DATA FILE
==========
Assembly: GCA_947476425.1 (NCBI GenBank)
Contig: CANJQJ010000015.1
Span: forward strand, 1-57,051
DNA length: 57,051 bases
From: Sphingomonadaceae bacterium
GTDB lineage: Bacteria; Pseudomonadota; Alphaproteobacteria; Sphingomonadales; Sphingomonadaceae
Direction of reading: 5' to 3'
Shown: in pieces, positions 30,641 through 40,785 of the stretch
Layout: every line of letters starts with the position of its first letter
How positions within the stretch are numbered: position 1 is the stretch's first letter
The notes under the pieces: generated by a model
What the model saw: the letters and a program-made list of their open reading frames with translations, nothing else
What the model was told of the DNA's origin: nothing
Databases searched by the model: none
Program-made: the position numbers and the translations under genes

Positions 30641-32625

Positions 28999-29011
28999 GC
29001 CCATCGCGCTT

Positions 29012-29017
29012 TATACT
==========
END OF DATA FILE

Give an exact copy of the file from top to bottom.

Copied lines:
Assembly: GCA_947476425.1 (NCBI GenBank)
Contig: CANJQJ010000015.1
Span: forward strand, 1-57,051
DNA length: 57,051 bases
From: Sphingomonadaceae bacterium
GTDB lineage: Bacteria; Pseudomonadota; Alphaproteobacteria; Sphingomonadales; Sphingomonadaceae
Direction of reading: 5' to 3'
Shown: in pieces, positions 30,641 through 40,785 of the stretch
Layout: every line of letters starts with the position of its first letter
How positions within the stretch are numbered: position 1 is the stretch's first letter
The notes under the pieces: generated by a model
What the model saw: the letters and a program-made list of their open reading frames with translations, nothing else
What the model was told of the DNA's origin: nothing
Databases searched by the model: none
Program-made: the position numbers and the translations under genes

Positions 30641-32625

Positions 28999-29011
28999 GC
29001 CCATCGCGCTT

Positions 29012-29017
29012 TATACT